On every campus there are bound to be difficult professors and difficult students. A misunderstanding between the two can lead to uncomfortable situations in the classroom.

So how do you deal with these problems? Notes talked to both professors and students to tell us how they handle tough, tricky situations.

Difficult students

How exactly does a professor identify a difficult student? Sa'ad Asfour, professor of marketing and management at the
American University in Dubai, said: "Professors wish to carry out their professional responsibilities with diligence and be
as productive as possible. There are certain behaviours that intervene with the educational process and good class management that ranges from excessive lateness or absenteeism, diverted attention, feeling of entitlement, lack of preparation and participation, all the way to heckling and griping."

Dr Ebrahim Sadek, associate dean and professor of mathematics at the American University of Sharjah, said that "a difficult student is reflected in his/her behaviour. They insist on something, saying that they are always right even though they are far from right. They do not listen".

Skipping classes

Another factor that often strains student-professor interaction is the tendency of many students to skip classes.
Samar Saleh, a student studying mass communication at the American University of Sharjah, said: "If a course doesn't interest me, I don't excel in it. This is why at times my grades are not so good. Also maybe because I skip a lot of classes which I know is very bad."

This is the case for many students. Reem Mohammad, an architecture student at the American University of Sharjah, admits she is also guilty of this crime. "I try to attend all of my classes but sometimes I just get so bored and the easy way out is to skip.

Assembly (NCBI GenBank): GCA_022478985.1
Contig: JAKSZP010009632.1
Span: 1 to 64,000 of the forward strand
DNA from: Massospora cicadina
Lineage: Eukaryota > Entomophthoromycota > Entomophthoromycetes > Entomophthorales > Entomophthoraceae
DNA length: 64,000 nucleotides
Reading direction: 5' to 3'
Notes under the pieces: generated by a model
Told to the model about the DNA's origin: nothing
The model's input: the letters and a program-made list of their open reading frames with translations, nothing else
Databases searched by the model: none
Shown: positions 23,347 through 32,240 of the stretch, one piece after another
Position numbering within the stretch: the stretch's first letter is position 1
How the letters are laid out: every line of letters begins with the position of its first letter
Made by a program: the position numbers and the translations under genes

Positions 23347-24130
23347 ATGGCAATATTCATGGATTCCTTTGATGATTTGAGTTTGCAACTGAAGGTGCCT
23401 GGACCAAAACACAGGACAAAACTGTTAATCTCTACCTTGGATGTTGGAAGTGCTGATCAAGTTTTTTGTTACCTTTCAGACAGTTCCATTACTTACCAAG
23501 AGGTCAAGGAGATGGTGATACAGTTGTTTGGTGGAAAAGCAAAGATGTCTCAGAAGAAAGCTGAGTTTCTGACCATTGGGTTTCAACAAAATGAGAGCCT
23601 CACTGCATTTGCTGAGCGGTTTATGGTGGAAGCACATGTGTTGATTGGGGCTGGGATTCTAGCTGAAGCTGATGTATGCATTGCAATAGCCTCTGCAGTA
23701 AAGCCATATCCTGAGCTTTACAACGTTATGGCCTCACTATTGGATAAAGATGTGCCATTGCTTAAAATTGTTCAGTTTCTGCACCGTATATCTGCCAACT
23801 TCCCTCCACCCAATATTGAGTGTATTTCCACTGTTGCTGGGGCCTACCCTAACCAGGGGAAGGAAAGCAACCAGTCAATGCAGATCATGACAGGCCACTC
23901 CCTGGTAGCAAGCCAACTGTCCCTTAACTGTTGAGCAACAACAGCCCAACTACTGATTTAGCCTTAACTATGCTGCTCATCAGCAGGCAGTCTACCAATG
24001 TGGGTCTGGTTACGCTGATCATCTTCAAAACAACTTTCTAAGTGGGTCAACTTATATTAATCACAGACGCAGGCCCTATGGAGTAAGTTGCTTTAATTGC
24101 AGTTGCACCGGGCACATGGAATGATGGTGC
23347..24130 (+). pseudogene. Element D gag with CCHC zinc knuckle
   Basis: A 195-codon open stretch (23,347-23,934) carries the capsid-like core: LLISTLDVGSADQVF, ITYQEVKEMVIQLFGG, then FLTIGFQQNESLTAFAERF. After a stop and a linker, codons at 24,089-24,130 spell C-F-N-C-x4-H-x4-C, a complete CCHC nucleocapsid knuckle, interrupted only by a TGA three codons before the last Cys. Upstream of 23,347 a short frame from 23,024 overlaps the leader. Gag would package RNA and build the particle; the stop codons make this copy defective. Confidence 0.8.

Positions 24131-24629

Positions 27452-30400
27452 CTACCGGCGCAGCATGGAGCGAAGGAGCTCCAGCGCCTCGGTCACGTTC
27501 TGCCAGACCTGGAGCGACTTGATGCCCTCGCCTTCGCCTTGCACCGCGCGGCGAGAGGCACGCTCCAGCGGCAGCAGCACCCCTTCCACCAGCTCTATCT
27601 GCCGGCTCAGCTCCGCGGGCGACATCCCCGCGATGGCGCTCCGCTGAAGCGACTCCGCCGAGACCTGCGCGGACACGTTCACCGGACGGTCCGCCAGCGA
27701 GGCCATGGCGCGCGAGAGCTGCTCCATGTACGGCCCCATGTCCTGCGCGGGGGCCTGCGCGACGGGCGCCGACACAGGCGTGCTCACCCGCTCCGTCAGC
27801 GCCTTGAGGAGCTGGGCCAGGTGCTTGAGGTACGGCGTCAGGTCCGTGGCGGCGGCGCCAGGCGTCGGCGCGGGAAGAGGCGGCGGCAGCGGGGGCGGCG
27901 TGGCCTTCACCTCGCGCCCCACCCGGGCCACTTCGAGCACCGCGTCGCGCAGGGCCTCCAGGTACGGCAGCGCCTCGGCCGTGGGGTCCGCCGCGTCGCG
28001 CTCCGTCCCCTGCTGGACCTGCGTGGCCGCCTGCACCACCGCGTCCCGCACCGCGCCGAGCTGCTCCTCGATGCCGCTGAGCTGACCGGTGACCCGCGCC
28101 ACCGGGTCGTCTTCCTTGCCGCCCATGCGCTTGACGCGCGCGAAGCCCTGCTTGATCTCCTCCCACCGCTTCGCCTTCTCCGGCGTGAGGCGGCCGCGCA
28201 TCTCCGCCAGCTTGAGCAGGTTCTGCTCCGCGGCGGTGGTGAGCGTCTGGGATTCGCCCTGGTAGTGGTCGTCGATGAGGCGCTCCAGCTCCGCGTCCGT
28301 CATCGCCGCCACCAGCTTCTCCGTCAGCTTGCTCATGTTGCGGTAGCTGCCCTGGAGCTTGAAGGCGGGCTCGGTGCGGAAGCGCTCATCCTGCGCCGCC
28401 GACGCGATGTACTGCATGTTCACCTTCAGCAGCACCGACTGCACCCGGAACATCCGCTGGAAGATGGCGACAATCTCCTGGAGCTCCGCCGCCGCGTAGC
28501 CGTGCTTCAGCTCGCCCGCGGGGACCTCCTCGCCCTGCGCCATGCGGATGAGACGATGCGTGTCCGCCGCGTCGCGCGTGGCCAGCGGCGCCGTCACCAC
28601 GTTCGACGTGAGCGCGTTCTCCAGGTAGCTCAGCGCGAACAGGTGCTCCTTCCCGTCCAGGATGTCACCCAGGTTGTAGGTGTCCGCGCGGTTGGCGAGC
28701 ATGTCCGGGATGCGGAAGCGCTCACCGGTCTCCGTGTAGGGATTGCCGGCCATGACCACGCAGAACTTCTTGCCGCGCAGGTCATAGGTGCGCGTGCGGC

But I don't think I am a difficult student. I mean I give in my work on time and complete all assigned tasks."
Not only do professors have a problem when they come across difficult students, but other students do as well. Mohammad said that she has met a couple of difficult students in some of her classes.

"These students expect a person to do all their work and in the end they want to receive all the credits. They pretend to be sick or busy, never attend any group meetings. I can't tolerate difficult students. I tend to report them to the professor.
This might teach them a lesson."

Dealing with the problem

Different professors have different methods of dealing with difficult students.

Asfour said, "We, as professionals, try to understand what might cause such behaviour, then generate solutions to the
problem. We need to separate the behaviour from the person.

Equally, we have to be able to stand back from our own feelings and accept that dealing with such problems is a normal part of the professors' role."

Asfour added: "Encouraging students to be better individuals, being clear about our expectations, praising hard work, and
leading by example are among the most powerful techniques we use."

Difficult professors

How do we define a difficult professor?

Most students who single out professors as difficult complain about the amount of work a professor gives.

But professors themselves apply different criteria.